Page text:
Pictures from Rallye Monte Carlo Historique leave TG.com lusting for fast French ‘minis.
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The Top Gear car review:Maserati GranTurismo
For:Gorgeous bodywork, room for four
Against:Gearbox far from class best, others handle better
V8 Sport 2dr MC Shift
Sport replaces S models. It’s quicker and better, especially with the standard autobox.
“Pull away with a squeeze of throttle and it’s a yawning lion.” Dan Read reports from Italy…
What we say:
Don't buy this car if you want the last word in handling. But, there are few things on the road today which are better looking, and can seat four adults in relaxed comfort
What is it?
Achingly pretty GT in the grand tradition (except it’s not built of tin foil and won’t burst into flames spontaneously). Seats four, gorgeous cabin, handles well - if not completely convincingly.
Understand that the GranTurismo has been created to use every day and you’ll soon appreciate the fact that it hasn’t been wound down on track-attack springing and rock-solid dampers. There’s a huge amount of grip available here with either the computer-controlled ‘Skyhook’ suspension or the steel-spring option, it’s just that to get the broader-brush ability the extremes of sense have necessarily been censored. Try the GT-S if you need faster, harder and stronger.
There was a time when driving a Maserati meant desperate posture at the wheel and a tendency to tramline that could happily fling you straight into a ditch. No more. Despite nearly 400bhp at a fairly high 7,100rpm, the GT manages to feel relaxed, composed and utterly comfy over distance. Good seats, relaxed but accurate steering, and ability to soak up bumps without sacrificing too much feel.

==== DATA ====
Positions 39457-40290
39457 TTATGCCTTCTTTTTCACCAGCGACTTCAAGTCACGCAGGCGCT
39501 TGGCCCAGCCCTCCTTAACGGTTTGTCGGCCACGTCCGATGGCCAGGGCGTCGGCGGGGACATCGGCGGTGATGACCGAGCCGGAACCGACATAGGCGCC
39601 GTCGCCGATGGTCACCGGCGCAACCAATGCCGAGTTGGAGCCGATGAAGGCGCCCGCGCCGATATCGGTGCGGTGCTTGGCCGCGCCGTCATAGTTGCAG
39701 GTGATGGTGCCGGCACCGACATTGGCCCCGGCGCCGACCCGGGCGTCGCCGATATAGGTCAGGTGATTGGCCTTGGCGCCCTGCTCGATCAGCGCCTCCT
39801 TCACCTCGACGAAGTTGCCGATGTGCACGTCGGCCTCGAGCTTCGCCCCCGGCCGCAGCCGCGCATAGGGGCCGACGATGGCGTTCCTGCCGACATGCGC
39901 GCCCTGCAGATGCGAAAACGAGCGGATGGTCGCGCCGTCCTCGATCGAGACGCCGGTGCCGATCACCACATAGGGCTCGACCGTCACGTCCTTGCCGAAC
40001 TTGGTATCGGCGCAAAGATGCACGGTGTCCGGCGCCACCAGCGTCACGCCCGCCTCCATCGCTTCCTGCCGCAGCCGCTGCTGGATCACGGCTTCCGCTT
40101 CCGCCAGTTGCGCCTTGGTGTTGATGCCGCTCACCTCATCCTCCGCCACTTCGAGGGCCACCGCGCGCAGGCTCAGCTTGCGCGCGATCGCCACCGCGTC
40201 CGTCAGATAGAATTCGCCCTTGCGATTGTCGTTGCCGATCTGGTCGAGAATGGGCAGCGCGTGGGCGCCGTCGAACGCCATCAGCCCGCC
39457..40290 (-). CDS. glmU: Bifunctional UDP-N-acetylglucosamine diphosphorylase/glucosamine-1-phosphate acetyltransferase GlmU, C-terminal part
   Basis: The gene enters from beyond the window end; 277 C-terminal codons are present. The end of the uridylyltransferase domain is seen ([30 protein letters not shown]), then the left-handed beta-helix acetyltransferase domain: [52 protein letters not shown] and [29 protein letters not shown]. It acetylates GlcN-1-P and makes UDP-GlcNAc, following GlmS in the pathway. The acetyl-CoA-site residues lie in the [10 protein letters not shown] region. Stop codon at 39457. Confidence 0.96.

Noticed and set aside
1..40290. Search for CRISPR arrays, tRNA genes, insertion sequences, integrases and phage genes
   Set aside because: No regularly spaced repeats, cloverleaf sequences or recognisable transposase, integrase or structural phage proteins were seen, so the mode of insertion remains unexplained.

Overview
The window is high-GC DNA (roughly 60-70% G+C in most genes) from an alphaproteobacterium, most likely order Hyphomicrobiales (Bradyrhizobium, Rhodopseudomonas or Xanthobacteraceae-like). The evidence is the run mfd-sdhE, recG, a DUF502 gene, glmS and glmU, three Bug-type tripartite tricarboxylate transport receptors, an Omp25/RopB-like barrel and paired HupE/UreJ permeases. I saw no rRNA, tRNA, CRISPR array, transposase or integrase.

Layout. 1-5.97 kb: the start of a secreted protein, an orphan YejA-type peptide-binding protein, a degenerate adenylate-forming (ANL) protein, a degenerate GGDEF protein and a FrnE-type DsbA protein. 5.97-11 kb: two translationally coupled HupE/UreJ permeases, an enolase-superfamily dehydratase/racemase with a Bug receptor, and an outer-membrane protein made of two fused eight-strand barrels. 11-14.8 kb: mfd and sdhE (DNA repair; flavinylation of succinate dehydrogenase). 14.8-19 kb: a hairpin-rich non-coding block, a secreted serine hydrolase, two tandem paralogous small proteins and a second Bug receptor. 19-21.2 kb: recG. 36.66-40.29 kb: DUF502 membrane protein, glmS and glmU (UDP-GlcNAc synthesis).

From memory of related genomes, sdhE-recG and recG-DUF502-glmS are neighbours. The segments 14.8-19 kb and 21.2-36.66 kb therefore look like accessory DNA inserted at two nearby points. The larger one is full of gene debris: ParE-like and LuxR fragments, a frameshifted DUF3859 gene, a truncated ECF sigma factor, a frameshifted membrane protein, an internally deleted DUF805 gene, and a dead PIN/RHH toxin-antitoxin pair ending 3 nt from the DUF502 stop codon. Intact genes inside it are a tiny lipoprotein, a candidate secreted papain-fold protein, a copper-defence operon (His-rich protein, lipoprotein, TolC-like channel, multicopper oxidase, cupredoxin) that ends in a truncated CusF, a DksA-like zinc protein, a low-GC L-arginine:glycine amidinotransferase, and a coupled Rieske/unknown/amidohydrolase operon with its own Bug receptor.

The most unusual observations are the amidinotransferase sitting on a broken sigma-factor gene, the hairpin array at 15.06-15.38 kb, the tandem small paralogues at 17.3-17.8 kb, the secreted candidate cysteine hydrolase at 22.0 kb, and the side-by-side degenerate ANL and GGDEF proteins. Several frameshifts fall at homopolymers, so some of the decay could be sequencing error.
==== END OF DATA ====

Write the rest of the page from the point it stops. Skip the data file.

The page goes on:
Fast but not devastating, despite a good-looking set of on-paper figures. The GranTurismo is powered by a Ferrari-derived 4.2-litre V8 with just over 400bhp, the full whack arriving late-ish in the rev-range. The sprint to 62mph arrives in just 5.2 and the top speed is 177mph, even with the added handicap of the slow-ish paddle-override automatic gearbox. There’s a 4.7-litre 450bhp ‘Sport’ version which is faster, hitting 0-62mph in 4.7 seconds. Then there’s the MC Stradale, a 442bhp V8.
On the inside
Four people can happily arrange themselves in the GranTurismo, even with a six-footer seated behind a similarly-proportioned lump in one of the front seats. Headroom may be a touch compromised, but certainly nothing that would prevent you from taking a 2-hour journey. Take that, Jaguar XKR and BMW M6.
The GT is way, way better than even the later generations of the 4200GT, which means unrecognisable from the creaky and badly finished 3200. Seats made from special leather designed to look better as it wears, fantastic fit’n’finish, proper technology including a 30Gb hard drive and decent sat-nav. The GranTurismo feels like Maserati has got the quality message.
Group 50 insurance, 330g/km and high servicing mean that the GT remains in the ‘Italian exotica’ bracket for running costs. Be scared people, this isn’t a VW Golf 1.4.